I started aikido at the age of fifteen in Bordeaux with Alain Guillabert, currently 6th dan.
One day, a school friend told me briefly about aikido. I went to observe a first class. The students in Hakama were practicing in suwari wasa... What a strangeness!
The exotic side of the discipline certainly intrigued me, but what I found most interesting was the atmosphère of study mixed with rigor, sobriety and tradition.
At eighteen years old
After my baccalaureate, I moved to Paris to train with Christian Tissier. At the beginning, I only saw Christian through a few workshops. But from the very first moments, the intensity of his presence impressed me. My beginner's eyes intuitively detected the relevance of his knowledge. A form of accuracy that a beginner cannot explain but only notice.
"The mediocre teacher recites. The good teacher explains. The superior teacher demonstrates. The excellent inspires.” W.A.Ward
At the same time as my training, I was introduced to muay thaï at the Siam boxing club with André Zeitoun.
A new experience of contact, footing, breathing and distance.
Under the direction of Christian Derval, pioneer of Brazilian jiu-jitsu in France, I participated in the first training courses of Rickson Gracie and his brothers at the Cercle Tissier. After one year of practice, I fought in the first JJB French Cup and finished second in my category.
The dramatic art
I started with theatrical improvisation for a few years, then I joined a professional acting school for seven years.
The theater has aroused in me the spirit of the researcher, i.e. to understand the anthropological principles that give life to a raw material by identifying the limiting factors. These limitations, of course, are the same ones that we will find in aikido and elsewhere.
Whatever the art, at a certain level of practice (independently of the learning of the know-how itself), the difficulty encountered is often the same: oneself.
This "seeker's mind" then spread to all areas of my life, like a web made of exponentially number of connections.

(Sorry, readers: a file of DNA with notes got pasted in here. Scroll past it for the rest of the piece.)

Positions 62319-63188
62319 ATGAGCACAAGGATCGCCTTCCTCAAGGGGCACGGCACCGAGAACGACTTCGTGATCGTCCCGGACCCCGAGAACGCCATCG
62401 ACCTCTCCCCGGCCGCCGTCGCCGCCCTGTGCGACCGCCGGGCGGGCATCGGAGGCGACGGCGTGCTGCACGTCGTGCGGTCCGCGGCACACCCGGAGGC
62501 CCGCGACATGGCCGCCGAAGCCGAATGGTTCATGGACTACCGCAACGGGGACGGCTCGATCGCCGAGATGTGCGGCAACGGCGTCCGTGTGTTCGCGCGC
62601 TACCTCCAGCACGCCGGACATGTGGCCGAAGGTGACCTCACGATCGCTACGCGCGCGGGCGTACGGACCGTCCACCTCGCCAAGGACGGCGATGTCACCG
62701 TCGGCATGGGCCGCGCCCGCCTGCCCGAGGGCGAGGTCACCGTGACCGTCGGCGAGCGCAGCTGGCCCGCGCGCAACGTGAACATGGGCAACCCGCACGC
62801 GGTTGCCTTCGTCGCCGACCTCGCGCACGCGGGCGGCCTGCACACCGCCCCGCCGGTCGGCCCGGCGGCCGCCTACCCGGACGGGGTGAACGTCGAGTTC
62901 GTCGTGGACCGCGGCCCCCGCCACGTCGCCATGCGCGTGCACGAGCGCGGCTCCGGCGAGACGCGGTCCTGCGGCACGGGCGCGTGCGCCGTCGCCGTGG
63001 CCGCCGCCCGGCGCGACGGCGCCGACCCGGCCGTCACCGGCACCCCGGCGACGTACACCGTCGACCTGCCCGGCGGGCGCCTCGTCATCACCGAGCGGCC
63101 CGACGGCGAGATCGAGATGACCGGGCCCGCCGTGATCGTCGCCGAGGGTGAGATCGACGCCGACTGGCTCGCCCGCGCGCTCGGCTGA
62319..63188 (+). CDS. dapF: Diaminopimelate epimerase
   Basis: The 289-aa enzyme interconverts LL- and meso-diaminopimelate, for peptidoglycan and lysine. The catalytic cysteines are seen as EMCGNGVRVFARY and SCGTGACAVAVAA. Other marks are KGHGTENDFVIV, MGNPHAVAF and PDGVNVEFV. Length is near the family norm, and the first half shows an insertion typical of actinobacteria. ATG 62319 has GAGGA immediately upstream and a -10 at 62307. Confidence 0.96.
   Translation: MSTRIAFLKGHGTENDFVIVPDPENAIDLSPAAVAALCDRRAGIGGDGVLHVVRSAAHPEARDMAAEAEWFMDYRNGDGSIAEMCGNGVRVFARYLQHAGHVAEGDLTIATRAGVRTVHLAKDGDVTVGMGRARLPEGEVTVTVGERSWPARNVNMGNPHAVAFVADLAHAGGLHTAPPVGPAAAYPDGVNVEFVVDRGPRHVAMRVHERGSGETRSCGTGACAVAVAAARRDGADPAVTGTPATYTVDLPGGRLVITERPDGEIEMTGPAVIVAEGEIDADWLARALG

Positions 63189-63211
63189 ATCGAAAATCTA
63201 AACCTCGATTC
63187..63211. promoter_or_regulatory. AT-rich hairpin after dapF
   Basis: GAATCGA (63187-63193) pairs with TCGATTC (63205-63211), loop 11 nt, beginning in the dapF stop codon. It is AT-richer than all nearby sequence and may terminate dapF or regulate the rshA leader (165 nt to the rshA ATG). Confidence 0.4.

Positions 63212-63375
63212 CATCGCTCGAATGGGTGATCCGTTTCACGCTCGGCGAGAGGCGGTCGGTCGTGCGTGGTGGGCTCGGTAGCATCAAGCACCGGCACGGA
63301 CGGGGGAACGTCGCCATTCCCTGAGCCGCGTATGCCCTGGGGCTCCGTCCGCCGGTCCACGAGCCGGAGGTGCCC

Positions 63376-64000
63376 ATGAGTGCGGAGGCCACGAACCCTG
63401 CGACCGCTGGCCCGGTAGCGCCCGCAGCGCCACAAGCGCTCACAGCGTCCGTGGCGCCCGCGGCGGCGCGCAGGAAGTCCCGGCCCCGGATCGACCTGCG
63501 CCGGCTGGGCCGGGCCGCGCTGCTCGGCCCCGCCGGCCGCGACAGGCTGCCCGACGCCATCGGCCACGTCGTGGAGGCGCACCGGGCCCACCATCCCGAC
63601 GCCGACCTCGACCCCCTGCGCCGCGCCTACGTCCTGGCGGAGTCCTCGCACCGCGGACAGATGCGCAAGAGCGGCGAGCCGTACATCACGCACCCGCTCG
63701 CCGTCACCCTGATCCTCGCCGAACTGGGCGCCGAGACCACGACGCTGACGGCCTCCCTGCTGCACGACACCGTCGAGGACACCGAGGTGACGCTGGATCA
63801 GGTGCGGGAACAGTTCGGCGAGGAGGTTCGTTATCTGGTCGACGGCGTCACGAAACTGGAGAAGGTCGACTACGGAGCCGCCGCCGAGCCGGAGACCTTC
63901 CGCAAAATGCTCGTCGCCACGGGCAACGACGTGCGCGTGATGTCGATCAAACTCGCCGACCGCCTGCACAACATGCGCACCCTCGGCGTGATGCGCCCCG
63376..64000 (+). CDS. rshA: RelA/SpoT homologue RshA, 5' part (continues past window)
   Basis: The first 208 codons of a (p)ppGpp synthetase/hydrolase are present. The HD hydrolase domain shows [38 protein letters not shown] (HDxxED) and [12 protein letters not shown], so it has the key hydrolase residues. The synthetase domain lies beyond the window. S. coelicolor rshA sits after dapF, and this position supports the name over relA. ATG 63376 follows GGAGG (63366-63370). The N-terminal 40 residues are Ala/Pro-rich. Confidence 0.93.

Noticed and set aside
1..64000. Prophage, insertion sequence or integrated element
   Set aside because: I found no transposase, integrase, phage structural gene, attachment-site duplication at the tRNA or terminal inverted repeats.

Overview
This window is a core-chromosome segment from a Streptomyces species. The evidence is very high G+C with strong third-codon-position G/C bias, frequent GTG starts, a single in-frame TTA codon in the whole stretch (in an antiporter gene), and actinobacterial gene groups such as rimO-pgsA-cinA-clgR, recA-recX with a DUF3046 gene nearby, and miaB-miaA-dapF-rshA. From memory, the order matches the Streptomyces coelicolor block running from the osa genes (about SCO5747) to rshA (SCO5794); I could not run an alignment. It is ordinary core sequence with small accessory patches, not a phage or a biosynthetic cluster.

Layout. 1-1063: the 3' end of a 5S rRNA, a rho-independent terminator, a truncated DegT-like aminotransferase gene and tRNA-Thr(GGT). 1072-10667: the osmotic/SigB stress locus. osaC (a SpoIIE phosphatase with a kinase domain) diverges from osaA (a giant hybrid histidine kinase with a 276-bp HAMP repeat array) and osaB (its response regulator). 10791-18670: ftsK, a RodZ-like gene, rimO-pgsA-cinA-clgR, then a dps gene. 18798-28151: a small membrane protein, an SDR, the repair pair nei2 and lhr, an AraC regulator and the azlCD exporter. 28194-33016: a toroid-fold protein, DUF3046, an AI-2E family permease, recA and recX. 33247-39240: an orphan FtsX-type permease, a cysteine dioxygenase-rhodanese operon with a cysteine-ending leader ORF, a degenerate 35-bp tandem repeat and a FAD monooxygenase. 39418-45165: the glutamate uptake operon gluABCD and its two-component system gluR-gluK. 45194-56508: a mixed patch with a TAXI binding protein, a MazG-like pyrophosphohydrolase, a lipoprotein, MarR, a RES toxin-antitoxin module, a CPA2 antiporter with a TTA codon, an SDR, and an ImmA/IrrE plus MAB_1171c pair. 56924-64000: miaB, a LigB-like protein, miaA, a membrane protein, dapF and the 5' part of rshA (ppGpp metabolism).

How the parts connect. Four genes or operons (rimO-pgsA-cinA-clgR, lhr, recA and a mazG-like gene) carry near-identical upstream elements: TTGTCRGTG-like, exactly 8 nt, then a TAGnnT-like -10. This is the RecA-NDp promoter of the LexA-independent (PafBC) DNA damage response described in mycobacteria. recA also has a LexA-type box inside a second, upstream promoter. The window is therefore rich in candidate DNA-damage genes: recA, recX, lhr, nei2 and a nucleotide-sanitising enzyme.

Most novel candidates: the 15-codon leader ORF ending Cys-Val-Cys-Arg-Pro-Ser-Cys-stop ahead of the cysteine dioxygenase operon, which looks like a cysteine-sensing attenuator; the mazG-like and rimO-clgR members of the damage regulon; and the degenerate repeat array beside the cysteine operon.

"The arts are similar in their principles but not in their works." Étienne Decroux
At the time, the "stretching" done roughly bored me. With the passing of years and practice, I became aware of the necessity of stretching. Whishing to open the body intelligently, this is how I discovered Iyengar yoga; a yoga of extreme meticulousness, of a rare subtlety regarding alignments, symmetry and proprioceptive sensations.
"Art is born of constraints, lives of struggles and dies of freedom." André Gide
Relaxation, breathing and non-opposition in all its splendor. Short, but inspiring passage with Jerome Kadian.
"Good movements are a source of joy." Mikhail Ryabko
The whirling dervishes
I approached the Sufi universe through music with the learning of the Ney (emblematic flute of Sufi ceremonies). Then, I was initiated to the whirling of the dervishes. The rotations, the circles and the dizzying spirals did not fail to echo my practice of aikido.
"The beauty of dance comes not from the dancer but from his absence."
The art of toreroing
At the end of an aikido course in Athens, a Spanish practitioner came to me to confide his astonishment at some of my attitudes. The resemblance with the bullfighters had struck him.
Curious, I asked around and discovered the world of the Recortadores and bullfighting, in other words, the art of the body in dodging.
This approach is intended to enrich my martial path as an aikidoka, I am currently experimenting with the conquest of the fixed point, the dodge and the lure when facing horns.
"Sensitivity is the most direct way to access the truth." Antonio Ordóñez
Driven by a taste for research, experimentation and study, I have enriched my career with various martial and artistic studies. At a certain level of understanding, these practices which could, at first sight, appear as radically different, even contradictory, only point out and illuminate common principles.
After more than thirty-five years of practice, today 6th Dan, I share my experience with as many people as possible, trying to build, with rigor and creativity, more bridges than walls.